New Tech Innovations May Finally Make Your Monitor… More

Apple and Samsung models get smarter

  • New technologies are bringing smart TV features to computer monitors. 
  • Samsung's new M8 monitor has built-in apps and a removable webcam. 
  • Some new monitors are trying to give you a virtual reality experience without a bulky VR headset.
Samsung M8 Smart monitor.


Your next monitor might be more than a display for content, thanks to a growing wave of innovation bringing smart features to your desktop. 

Samsung's new M8 monitor wants to replace your USB webcam and smart TV. The 32-inch 4K smart monitor has a webcam that you can remove and built-in apps. And Apple's recently launched Studio Display has an advanced camera with Center Stage, a machine learning system that adjusts the front-facing camera when using video apps. 

"Users are looking for technology that meets their new hybrid work, education, and personal lives, including smarter Wi-Fi to help improve connectivity, high-definition cameras to improve video calls, and better security/privacy and device manageability," Stefan Engel, the vice president, and general manager of tech manufacturer Lenovo's Visuals Business, told Lifewire in an email interview. "New tech in monitors helps meet the increasing demand for them to connect everyone together."

Smarter Displays

Samsung's new M8 monitor looks more like a lifestyle accessory than a computer display at first glance. It's slim and sculpted and comes in four new colors—Warm White, Sunset Pink, Daylight Blue, and Spring Green. 

The tech inside the M8 also makes it stand out from the crowd. You can use it without a PC by connecting to various IT devices through the upgraded Smart Hub. The Workspace User Interface helps users wirelessly connect to a Windows or Mac PC and efficiently use a range of useful features, including Samsung DeX, Apple AirPlay 2, and Microsoft 365 cloud service and mirroring content from a smartphone to the M8.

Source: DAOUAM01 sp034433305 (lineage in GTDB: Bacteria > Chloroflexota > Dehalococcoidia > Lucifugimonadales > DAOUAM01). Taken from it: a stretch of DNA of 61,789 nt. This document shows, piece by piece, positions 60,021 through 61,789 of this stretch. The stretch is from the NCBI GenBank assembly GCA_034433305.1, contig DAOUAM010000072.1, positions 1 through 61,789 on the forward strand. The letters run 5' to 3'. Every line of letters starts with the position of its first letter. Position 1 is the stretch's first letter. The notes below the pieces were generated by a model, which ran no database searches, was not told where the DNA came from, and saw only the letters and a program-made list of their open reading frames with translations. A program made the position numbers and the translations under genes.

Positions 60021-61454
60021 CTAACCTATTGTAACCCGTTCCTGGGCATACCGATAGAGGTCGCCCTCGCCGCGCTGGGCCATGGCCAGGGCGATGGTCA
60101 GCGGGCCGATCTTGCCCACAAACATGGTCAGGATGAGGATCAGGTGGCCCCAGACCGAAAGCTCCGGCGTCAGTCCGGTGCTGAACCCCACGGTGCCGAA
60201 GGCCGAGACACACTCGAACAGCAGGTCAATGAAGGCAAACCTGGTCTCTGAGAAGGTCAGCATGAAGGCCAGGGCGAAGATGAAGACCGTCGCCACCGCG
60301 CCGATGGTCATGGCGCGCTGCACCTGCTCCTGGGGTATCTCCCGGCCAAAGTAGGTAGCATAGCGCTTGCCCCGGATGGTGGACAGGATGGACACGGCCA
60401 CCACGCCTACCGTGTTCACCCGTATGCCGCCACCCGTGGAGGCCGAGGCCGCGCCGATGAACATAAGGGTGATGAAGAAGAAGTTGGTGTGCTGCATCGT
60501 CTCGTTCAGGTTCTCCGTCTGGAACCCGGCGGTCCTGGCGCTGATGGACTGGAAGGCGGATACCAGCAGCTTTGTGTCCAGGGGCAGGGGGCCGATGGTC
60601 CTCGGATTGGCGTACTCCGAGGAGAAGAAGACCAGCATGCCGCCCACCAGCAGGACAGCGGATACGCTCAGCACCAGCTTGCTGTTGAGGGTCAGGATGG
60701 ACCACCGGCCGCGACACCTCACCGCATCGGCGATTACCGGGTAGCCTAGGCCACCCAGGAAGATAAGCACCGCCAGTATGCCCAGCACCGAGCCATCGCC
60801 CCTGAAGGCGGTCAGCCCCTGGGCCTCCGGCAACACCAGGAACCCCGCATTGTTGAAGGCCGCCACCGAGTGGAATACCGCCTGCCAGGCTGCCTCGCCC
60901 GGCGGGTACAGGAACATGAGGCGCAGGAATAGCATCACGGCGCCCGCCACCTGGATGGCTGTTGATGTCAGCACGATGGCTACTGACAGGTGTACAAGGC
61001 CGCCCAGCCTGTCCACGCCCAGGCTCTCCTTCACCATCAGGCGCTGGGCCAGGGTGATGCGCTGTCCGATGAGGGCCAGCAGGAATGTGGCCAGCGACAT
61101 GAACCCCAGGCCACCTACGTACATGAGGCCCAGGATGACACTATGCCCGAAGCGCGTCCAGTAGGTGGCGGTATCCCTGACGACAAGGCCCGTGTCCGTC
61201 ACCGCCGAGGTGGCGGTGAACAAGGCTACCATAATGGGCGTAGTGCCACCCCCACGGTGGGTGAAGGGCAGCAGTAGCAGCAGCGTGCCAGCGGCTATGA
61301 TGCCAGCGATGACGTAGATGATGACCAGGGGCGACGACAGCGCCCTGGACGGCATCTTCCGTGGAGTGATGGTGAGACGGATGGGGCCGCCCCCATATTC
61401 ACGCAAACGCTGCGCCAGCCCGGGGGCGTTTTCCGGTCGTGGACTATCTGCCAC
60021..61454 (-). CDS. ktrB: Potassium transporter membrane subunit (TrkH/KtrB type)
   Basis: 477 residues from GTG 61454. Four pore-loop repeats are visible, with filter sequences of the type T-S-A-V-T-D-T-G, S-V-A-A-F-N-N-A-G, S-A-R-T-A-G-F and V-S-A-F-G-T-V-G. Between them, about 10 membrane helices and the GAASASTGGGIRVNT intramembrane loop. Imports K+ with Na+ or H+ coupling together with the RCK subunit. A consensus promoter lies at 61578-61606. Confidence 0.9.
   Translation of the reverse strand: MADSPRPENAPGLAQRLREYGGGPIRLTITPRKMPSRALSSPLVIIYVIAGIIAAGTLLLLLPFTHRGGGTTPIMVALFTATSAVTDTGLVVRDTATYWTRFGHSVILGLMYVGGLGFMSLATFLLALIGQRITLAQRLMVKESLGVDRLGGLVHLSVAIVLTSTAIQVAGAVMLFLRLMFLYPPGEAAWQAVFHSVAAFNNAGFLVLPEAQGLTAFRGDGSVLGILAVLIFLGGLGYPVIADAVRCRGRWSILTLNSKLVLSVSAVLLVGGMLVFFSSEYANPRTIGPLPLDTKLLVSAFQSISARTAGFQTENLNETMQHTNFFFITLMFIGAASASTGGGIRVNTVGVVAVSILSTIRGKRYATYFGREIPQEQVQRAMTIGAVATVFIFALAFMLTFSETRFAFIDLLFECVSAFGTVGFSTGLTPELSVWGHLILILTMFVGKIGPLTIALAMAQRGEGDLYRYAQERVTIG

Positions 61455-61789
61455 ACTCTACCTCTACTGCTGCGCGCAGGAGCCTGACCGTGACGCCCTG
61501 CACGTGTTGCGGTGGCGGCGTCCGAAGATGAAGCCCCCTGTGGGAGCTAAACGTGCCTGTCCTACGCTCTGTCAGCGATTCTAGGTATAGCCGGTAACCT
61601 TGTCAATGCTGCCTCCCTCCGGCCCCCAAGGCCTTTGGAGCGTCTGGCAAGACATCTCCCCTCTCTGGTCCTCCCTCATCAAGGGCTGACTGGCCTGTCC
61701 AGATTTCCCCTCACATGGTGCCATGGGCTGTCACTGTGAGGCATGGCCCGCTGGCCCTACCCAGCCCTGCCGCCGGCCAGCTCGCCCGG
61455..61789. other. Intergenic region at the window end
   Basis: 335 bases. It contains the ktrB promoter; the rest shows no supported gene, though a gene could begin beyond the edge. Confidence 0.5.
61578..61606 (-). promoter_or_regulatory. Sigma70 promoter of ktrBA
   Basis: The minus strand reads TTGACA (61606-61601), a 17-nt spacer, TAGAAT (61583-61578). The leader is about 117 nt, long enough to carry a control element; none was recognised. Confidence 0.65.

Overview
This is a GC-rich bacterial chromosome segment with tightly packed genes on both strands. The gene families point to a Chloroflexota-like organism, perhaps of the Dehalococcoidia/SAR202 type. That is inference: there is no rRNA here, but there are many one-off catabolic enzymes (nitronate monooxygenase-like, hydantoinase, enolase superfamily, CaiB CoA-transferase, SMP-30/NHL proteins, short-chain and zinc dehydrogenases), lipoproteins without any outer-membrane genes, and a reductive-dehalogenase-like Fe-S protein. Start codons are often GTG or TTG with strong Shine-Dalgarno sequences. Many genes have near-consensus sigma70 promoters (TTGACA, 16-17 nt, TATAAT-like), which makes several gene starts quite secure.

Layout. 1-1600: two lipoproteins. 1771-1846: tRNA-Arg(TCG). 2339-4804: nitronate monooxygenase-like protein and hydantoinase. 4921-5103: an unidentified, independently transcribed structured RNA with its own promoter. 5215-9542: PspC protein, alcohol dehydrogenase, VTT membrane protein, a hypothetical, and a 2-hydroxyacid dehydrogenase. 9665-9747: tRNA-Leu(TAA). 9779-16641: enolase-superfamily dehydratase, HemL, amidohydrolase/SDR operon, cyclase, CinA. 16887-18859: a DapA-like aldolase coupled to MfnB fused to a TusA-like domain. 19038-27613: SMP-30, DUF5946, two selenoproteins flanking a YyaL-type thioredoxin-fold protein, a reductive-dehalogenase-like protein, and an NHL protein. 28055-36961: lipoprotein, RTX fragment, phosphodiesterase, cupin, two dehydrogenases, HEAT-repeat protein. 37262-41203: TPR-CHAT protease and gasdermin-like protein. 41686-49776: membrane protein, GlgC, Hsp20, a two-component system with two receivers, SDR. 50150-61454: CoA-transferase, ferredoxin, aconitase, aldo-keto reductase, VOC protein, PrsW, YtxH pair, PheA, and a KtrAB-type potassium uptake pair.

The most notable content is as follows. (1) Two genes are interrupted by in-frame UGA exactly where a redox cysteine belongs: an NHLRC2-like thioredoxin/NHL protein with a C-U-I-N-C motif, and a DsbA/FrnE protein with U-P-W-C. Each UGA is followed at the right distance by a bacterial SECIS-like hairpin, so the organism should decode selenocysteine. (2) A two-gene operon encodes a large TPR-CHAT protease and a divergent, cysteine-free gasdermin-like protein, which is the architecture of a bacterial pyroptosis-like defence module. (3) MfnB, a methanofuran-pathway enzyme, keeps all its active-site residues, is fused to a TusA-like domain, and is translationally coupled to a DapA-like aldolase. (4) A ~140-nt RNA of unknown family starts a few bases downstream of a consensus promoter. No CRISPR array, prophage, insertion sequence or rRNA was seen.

Another unusual feature is the magnetic and removable SlimFit Cam that can attach to the monitor while keeping desk space neat without too many wires. The SlimFit Cam also features Face Tracking and Auto Zoom functions, swiftly identifying a person's face when on screen and automatically focusing on the subject. It can follow and capture an individual speaker, a practical option for remote presentation or live streaming.

Equipped with a high-sensitivity microphone, the assistant controls devices such as Bixby and Amazon Alexa using voice commands. Also, the microphone uses an Always On Voice function, displaying conversation information on-screen when Bixby (Samsung's voice assistant) is activated, even if the monitor screen is turned off.

"The M8 series is designed to meet the needs of today's consumers now that the home has become the center of life, including work as well as leisure," said Mark Quiroz, VP of Marketing, Samsung Electronics America, in a news release. "Our goal is to ensure that people don't have to choose between technology devices. With our new Smart Monitor, they really can do it all from one single screen as we've equipped it with all the necessary tools and features needed to seamlessly transition between work, entertainment, and learning."

3D Monitors Show Virtual Reality

Some new monitors are trying to give you a virtual reality experience without a bulky VR headset. For example, the Brelyon Ultra Reality monitor projects virtual images with added depth. The monitor shows an image that appears to float 5 feet in the distance with a 101-degree field of view.

Apple's new Mac Studio desktop


"Brelyon is pioneering a new category of immersive displays to bring gaming, e-sports, metaverse experiences and beyond to the desktop," Barmak Heshmat, founder and CEO of Brelyon, said in a news release. "Control on monocular depth has long been the missing ingredient for AR/VR and 3D TVs—that's because most current 3D displays simulate depth using bulky stereoscopic headsets or glasses that tricks your eyes into believing they see a 3D image."

In the future, we'll likely see the emergence of rollable "pop-up" monitors that offer design benefits for different types of workspaces, Engel said. 

"As the 'return to office' takes many forms, an emergence of office trends like 'hot desking' reflects the mobility of workers and changes to how office spaces are designed and used," Engel added. "Rollable monitors will be part of this office of the future, with users pulling the display out when needed and rolling the device back into storage when it's not in use."

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